Now, if you want a robust and big RDS, because a little one just isn’t manly enough for you, then you need to track down a CompM5, for its five-year battery life and 39mm viewing tube.
If you want more than a Micro, but not a full CompM-something, then look into the Aimpoint Acro C-1. I mounted one on a Marlin 1895 Dark Series chambered in .45-70, and I have to tell you, if it came down to a contest between me and the Acro as to who would survive the largest amount of .45-70 ammo, it would be Aimpoint for the win.
I still remember my first view of the Holosight. I was at the 1995 Michigan Tactical officers Association annual conference, and I was looking at a new RDS. I thought “This would be great for competition, maybe they are interested.” When I asked about competition assistance, the guy behind the table remarked “I think we have a competition shooter already lined up. Some guy named Barnhart, I think.”
The big difference between the Holosight and regular RDS, is that the Holosight projects a 3D image onto the screen. And, if there is any screen left at all, there’s an image you can use. The traditional EOTech reticle is a 1 MOA dot in the center of a 68 MOA ring with hashmarks. You use the middle dot as your 50 yard zero and your 200-yard point of impact. And the bottom hash mark, on the ring, is your seven-yard point of impact.
Or, you can get the two-dot reticle, with a second, 500-yard dot underneath the centered 50/200-yard 1 MOA dot.
EOTech offers the reticle in green as well as red. You have the choice between a pair of AA batteries, or a single lithium CR123 battery as your power source.
The Bushnell TRS-25 is a compact RDS with a 3 MOA dot. It comes with a high-rise mount, to get it up in the line of sight on your AR-15 irons (meaning true co-witness) and it is made with rubber o-ring seals, it is shockproof and waterproof. The big deal here is weight and cost. At six ounces, and costing just over a Benjamin, the TRS-25 is the epitome of my “Good enough gear” philosophy. It is plenty good enough to learn on, and even depend on. If you find that you need a dot smaller than 3 MOA, or you need something else like night vision settings, then you still have a really good RDS, and it only cost you a bit over $100.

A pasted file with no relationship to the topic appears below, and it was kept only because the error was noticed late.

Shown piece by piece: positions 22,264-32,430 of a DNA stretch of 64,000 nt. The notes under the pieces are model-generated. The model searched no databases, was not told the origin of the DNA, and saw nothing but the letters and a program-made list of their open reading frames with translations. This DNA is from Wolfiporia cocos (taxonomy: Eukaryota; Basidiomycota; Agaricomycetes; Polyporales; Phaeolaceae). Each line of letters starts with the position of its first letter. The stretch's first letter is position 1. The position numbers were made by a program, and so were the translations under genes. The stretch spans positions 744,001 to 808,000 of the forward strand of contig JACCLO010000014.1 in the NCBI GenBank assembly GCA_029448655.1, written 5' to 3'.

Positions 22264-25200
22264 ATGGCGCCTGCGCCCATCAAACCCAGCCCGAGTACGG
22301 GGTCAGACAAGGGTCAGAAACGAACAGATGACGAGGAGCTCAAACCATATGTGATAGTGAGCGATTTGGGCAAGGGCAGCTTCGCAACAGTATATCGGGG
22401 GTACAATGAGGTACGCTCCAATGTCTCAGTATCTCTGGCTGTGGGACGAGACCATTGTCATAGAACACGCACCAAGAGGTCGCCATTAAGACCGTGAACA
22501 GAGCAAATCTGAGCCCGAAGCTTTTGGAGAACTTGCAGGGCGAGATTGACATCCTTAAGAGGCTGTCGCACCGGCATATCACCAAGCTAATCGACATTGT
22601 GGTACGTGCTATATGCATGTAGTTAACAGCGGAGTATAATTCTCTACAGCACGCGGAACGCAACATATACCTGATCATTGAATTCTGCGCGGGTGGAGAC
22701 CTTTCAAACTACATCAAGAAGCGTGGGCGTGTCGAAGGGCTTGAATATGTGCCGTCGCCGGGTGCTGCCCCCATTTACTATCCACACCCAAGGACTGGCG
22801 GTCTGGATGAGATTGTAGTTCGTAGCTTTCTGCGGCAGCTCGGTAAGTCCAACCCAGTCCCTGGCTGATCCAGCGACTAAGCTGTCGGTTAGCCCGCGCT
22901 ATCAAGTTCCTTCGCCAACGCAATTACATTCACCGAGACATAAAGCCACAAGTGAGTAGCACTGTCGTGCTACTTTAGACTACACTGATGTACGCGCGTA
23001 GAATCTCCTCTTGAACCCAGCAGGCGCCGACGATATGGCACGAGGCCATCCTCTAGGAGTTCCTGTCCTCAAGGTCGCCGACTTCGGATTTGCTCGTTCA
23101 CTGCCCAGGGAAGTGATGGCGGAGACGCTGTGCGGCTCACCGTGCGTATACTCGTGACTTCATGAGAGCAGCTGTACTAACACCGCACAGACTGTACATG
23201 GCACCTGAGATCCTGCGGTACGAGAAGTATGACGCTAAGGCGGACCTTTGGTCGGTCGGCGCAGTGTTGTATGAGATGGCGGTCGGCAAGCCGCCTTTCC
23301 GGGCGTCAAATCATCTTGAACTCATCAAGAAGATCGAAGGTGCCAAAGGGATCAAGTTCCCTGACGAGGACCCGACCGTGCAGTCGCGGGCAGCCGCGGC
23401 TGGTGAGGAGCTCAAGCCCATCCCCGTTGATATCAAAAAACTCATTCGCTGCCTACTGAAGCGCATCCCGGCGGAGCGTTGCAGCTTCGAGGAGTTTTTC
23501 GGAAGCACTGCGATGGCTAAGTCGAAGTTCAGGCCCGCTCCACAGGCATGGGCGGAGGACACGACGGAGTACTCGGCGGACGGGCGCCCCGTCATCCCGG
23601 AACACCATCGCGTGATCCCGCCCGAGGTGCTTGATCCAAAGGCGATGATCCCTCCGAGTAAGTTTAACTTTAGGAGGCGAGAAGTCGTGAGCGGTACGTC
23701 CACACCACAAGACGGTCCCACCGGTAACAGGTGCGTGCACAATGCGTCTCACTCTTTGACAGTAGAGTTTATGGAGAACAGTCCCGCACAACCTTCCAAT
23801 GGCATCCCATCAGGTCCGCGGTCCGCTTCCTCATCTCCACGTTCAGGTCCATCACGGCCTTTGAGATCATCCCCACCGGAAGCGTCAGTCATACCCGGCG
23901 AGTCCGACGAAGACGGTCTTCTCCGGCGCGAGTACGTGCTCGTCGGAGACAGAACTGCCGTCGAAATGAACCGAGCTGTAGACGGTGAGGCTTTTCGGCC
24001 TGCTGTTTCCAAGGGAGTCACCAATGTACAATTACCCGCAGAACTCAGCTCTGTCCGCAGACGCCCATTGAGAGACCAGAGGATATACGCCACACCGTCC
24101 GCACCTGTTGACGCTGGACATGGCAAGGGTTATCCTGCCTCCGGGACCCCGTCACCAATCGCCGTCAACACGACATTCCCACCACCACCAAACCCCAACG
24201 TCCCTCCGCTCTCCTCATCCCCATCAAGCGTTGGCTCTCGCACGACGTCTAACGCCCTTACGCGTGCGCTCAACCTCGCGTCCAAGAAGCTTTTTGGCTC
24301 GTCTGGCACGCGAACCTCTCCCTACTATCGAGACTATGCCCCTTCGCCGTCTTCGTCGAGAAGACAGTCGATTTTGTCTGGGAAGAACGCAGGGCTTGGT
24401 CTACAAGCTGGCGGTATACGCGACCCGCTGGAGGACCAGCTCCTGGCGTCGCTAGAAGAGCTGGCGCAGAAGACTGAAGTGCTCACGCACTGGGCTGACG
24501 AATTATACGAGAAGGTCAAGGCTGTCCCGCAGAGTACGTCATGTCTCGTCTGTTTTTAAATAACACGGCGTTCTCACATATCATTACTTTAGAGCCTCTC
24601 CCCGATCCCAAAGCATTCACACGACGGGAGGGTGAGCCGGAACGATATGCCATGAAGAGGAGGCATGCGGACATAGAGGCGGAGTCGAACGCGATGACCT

And if you find out that an RDS just isn’t for you (It happens) there will be plenty of shooters at the gun club who will take it off your hands at a discount. A discount from a $100 RDS is a lot less painful than the discount from a $500 RDS. You know, the one “SEALs use” that your buddies talked you into?
I have a TRS-25 on one of my loaner rifles for classes. When an officer arrives at the armorer’s bench with an inoperative rifle, I hand him the loaner with two admonitions: Don’t change the sight, it is zeroed. And I have to know if there are any malfunctions. The TRS-25 hasn’t failed yet.
UTG is another serious contestant in the “good enough gear” competition. They offer a solid little RDS that can work on handguns, rifles or shotgun, the Micro Dot. With a 4 MOA dot it is big and bold, so you can see it on a bright summer day on a sandy range. (Why don’t shooting ranges have shade?) It is easily mounted, coming with a low mount base but UTG also offers hi-rise bases. Several lattes under $100, it is hard to beat, hard to break, but easy to use. Available with red or green dots, the Micro Dot has six power settings, and a one-click memory setting, returning to the last power setting used.
The Trijicon MRO is their latest in red-dot optics, and it’s a tough one. Starting with a 7075 forging, Trijicon machines the lump of alloy aluminum until it can hold the optics and electronics. The battery life is five years on the red dot and one year on the green dot. The zero adjustments are recessed below the armored shell of the MRO, so they are protected. Lacking caps, you’ll have to use the Trijicon adjustment tool to crank it to point of impact, but once that is done, there are no caps to lose, nor exposed seals to leak. The power adjustment is the biog knob on top, and it is easy enough to move, but stiff enough not to get bumped off setting. And it is numbered so you can see what setting you have it on.